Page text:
ture for the dataset under study (80 cases) shows that cir-
ri population is constrained between –75˚C and –55˚C,
with cirrus sightings increasing in the temperature range
from –70˚C to –65˚C. Almost the 75% of these clouds
were observed with the relative humidity close to 80% in
As Protat et al. 27 exposed, the frequency of cirrus
detection is variable over the year, but it is not possible
yet to determine if this is due to a change in the popula-
tion of cirrus clouds or to sampling effects. It is impor-
tant to note that even when the lidar was operating con-
tinuously some cirrus are sometimes not detected by the
system due to the presence of low clouds; therefore the
comparison between the occurrence of the tropopause
events with the cirrus detected is a pointless exercise.
Nevertheless, comparing the properties of multiple tro-
popause and cirrus clouds on days when both are de-
Copyright © 2011 SciRes. ACS
tected can reveal correlations between the two phenom-
This study focuses on the relationship between the
tropopause(s) and cirrus clouds. In order to avoid possi-
ble, unwanted inclusion of altocumulus, i.e., of water
clouds, we restricted the present analysis to clouds with a
cloud base height 7 km, which implies an amount of
41.600 lidar profiles for 2002-2003 period.
The distance between cloud-top altitudes and the low-
est tropopause is shown in Figure 3(a) for all clouds
with top altitudes above 7 km. Positive (negative) values
indicate cloud-top altitudes above (below) the first tro-
popause. Clearly, most cloud-top altitudes are located
below but very close to the first tropopause; that is, cirrus
clouds are very likely stuck right under the tropopause
and thus, these tropopause cirrus can be viewed as tro-
popause tracers as was reported by Lakkis et al. 2.
Clouds with tops above the first tropopause occur in 25%
of the observations, out of which almost 90% occur in
MT events; therefore for these cases, a possible relation-
ship between tops and second tropopause disserves to be
analyzed. In order to evaluate this correlation and how
much of this region is filled by clouds, we use the ratio
of the distance between cloud top and first tropopause to
the distance between the first and second tropopauses,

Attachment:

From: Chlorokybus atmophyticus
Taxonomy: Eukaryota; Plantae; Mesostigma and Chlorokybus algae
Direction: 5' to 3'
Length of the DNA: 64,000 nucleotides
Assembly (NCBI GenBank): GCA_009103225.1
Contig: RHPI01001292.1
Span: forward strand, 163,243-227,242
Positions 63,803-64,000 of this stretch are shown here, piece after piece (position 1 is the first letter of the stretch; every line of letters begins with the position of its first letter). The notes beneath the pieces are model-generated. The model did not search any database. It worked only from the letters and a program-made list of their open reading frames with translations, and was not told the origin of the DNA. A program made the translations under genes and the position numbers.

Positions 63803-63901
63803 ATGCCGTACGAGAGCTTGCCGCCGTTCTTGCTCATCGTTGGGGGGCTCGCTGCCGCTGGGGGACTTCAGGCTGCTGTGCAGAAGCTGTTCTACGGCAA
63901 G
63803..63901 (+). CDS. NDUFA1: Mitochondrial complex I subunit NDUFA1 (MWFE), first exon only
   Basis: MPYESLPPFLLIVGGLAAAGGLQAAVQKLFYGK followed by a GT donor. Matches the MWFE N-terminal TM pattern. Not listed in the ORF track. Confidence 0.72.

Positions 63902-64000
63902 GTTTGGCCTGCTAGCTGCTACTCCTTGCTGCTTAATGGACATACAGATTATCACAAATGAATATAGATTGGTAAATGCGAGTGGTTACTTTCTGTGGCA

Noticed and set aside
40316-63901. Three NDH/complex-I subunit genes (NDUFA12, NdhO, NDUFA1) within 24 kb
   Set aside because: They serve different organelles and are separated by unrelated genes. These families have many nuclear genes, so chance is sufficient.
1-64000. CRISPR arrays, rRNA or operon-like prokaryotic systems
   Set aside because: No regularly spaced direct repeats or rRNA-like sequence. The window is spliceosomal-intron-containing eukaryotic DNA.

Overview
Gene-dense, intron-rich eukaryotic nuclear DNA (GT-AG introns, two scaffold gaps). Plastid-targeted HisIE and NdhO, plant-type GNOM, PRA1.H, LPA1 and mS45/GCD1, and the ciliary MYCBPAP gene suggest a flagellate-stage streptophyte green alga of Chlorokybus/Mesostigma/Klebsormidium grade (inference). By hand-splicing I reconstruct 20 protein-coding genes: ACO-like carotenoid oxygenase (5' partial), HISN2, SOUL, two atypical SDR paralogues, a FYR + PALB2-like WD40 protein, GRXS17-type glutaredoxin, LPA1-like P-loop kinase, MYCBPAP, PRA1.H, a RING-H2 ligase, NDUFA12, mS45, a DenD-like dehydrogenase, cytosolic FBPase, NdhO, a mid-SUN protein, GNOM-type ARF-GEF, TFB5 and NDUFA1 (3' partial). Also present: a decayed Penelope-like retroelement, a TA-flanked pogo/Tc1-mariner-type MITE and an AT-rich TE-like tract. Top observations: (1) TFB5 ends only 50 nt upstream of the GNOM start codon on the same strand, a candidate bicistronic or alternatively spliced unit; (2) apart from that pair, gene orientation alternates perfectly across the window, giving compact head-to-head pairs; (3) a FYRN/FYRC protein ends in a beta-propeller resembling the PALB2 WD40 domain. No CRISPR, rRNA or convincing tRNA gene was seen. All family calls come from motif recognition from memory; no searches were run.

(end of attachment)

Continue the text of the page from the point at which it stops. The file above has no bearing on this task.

proposed for Noël and Haefelin 12. This ratio is 0 for
clouds’ tops close to the first tropopause and 1 for those
close to the second. Figure 3(b) shows the distribution
positively skewed of the ratio. In the 75% of the cases
the ratio is below 0.4, meaning that cloud tops occupy a
limited region between the first and second tropopauses,
with their top in the lower 40% of the intertropopause
zone, while ratio is above 0.6 in 15% of the cases which
means that these cloud tops span the entire region. No
cirrus cloud was detected with a top altitude above the
second tropopause; thus it is possible to infer that these
clouds live in an unstable temperature profile which con-
tributes a fraction of them to expand vertically until they
reach the second tropopause.
Figure 4 shows the distributions of cloud-base altitude
for those cloud tops that extend above the first tro-
popause. As shown in the plot, the distribution appears
negatively skewed and cirrus clouds have most frequent-
ly their base altitude between 4 and 1 km below the first
tropopause, with a maximum centered close to 2, 5 km
below the lower tropopause. By considering Figures 4
and 3(a), it is important to note that all the cirri presented
are located close to the first tropopause and below the
second tropopause; i.e., cirrus that cross the intertro-
popause zone, but there are no clouds entirely contained
in the intertropopause region. During the whole time of
each observation (up to 9 hours), the cloud remains in-
side the limits defined by the first and second tropopau-
Figure 3. (a) Distribution of distance between the first tro-
popause and cross-tropopause cirrus cloud tops, (b) ratio of
the cloud top to first tropopause distance on the distance
between fir st and se cond tropopauses.
ses; therefore the second tropopause seems to act as a